- The temperature range is small. You’ll need to monitor the system regularly
- Not an edible fish
Do you want more information about Guppy fish? Read my article about Guppy Aquaponics.
There are many different tetra fish species around for you to choose from, each one more pretty than the other. The most popular options are neon tetras, cardinal tetras, serape tetras, diamond tetras, and glowlight tetras.
These fish are mainly used for small indoor aquaponics system because they are tiny and not for eating.
They prefer temperatures between 70°F and 81°F with a pH of between 7 and 8. This makes the fairly time consuming to look after as they are not the hardiest of fish.
It’s worth noting that they grow quickly, they’ll be fully-grown by the time they are six months old.
- Best suited to smaller systems
- Can’t be combined with other fish; your tetra will suffer.
- Small temperature tolerance makes regular monitoring very important.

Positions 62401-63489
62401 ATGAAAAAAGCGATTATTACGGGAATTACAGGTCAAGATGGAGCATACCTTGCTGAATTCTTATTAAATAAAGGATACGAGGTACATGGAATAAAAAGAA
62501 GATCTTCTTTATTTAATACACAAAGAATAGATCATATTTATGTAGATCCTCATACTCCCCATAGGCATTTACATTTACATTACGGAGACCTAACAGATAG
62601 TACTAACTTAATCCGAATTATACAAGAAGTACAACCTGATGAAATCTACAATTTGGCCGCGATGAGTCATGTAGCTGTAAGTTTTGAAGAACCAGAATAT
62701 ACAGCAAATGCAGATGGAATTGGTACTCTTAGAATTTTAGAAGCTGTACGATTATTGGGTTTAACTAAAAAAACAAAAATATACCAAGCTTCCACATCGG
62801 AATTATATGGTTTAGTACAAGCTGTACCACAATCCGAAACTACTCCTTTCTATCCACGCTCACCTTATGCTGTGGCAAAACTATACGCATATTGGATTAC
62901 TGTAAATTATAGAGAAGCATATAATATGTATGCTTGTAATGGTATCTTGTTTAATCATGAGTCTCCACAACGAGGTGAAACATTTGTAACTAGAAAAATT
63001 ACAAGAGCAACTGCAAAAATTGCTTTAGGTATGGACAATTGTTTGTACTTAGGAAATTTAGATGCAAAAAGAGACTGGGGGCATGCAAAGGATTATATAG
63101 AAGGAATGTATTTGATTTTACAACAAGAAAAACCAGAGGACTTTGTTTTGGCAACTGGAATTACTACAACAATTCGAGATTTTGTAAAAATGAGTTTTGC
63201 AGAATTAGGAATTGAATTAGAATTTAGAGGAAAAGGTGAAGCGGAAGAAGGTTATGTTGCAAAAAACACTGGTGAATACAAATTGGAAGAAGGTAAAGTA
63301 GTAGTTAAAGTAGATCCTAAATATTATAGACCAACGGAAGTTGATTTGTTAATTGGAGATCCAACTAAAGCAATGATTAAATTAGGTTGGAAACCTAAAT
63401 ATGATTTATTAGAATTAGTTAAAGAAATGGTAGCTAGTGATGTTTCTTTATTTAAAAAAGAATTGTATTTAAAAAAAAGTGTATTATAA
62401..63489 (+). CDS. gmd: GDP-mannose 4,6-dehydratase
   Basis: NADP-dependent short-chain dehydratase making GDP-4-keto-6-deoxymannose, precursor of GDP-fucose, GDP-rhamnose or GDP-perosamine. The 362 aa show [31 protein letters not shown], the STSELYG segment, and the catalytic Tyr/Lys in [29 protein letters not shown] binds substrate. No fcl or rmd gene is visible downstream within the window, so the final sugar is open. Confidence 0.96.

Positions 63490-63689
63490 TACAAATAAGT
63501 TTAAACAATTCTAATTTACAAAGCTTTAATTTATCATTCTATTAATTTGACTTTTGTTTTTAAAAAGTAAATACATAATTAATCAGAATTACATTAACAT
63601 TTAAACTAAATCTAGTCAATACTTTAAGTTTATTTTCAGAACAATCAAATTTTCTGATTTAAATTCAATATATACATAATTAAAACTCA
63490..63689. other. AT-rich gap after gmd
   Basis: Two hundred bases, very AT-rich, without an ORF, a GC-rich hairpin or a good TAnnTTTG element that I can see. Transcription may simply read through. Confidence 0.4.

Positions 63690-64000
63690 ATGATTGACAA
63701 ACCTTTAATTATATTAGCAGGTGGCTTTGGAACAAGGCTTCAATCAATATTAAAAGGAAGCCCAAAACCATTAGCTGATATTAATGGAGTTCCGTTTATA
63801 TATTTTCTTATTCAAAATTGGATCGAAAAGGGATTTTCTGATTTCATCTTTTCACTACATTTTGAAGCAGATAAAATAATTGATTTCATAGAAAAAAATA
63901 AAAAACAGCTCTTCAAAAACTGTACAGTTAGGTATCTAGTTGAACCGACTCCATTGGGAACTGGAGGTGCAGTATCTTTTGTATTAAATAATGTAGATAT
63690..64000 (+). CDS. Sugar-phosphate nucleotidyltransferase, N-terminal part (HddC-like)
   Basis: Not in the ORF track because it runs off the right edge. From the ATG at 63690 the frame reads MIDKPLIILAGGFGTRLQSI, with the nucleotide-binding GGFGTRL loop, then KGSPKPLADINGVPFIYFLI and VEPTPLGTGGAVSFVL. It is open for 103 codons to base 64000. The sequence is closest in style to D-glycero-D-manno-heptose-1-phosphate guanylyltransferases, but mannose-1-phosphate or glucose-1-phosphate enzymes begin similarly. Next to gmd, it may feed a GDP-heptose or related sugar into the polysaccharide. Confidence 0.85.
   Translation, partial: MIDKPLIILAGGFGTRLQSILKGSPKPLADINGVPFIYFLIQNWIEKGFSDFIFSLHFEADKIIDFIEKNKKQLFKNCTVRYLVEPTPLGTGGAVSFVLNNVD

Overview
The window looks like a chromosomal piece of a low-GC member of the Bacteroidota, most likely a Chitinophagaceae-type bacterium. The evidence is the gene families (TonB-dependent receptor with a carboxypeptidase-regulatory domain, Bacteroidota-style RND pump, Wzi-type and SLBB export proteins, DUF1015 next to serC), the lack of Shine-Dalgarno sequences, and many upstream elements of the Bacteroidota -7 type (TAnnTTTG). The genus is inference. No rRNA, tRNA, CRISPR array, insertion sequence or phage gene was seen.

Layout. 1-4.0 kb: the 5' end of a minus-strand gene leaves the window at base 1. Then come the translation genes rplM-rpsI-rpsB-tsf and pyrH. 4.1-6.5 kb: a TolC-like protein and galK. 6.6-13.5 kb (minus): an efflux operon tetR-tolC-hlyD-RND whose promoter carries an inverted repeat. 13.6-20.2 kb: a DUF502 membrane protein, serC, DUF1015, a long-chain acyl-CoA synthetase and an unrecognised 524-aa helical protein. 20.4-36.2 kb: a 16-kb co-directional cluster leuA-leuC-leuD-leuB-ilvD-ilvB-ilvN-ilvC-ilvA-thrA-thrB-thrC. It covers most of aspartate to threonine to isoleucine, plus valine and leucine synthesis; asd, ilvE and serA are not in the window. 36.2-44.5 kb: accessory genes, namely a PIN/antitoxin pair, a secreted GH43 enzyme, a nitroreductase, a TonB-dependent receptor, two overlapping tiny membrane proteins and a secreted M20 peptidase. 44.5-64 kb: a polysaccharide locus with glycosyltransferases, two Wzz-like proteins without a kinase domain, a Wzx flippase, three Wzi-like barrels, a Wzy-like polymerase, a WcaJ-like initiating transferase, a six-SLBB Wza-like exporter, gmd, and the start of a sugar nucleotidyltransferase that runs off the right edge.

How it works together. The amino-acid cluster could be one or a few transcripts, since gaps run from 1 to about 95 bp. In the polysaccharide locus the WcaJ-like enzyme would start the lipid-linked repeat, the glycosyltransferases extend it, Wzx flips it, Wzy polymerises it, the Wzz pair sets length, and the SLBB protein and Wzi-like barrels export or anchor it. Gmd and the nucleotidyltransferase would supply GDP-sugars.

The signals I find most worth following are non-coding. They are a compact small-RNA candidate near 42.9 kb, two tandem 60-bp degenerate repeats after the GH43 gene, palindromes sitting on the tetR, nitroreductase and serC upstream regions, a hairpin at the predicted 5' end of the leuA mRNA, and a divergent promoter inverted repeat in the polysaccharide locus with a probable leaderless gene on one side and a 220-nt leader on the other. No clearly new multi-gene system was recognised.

Do you want more information about tetra fish? Read my article about tetra fish aquaponics.
Red Ear Sunfish
The red ear sunfish is a popular choice when it comes to eating snails and other unwanted insects in your aquaponics system. This fish is used by the UVI system to get rid of snails under the floating rafts, and it’s very good at it. These fish are used in large commercial operations for that purpose.
It is a relatively hardy fish, able to deal with temperature fluctuations between 65°F and 89°F; although the best temperature for these fish is 73°F-77°F.
Equally, you’ll need to keep the pH level between 6.7 and 8.6. They will take roughly one year to reach a pound in size, that’s good enough for the plate and about half their overall size. They are not meant for eating but to keep the snail population down.
- Tolerant of a wide range of temperature and pH levels
- Generally tolerant of other fish in your system
- Eat snails and aquatic insects
- Overcrowding will result in aggressive fish
Do you want more information about red ear sunfish? Read my article about Red Ear Sunfish Aquaponics.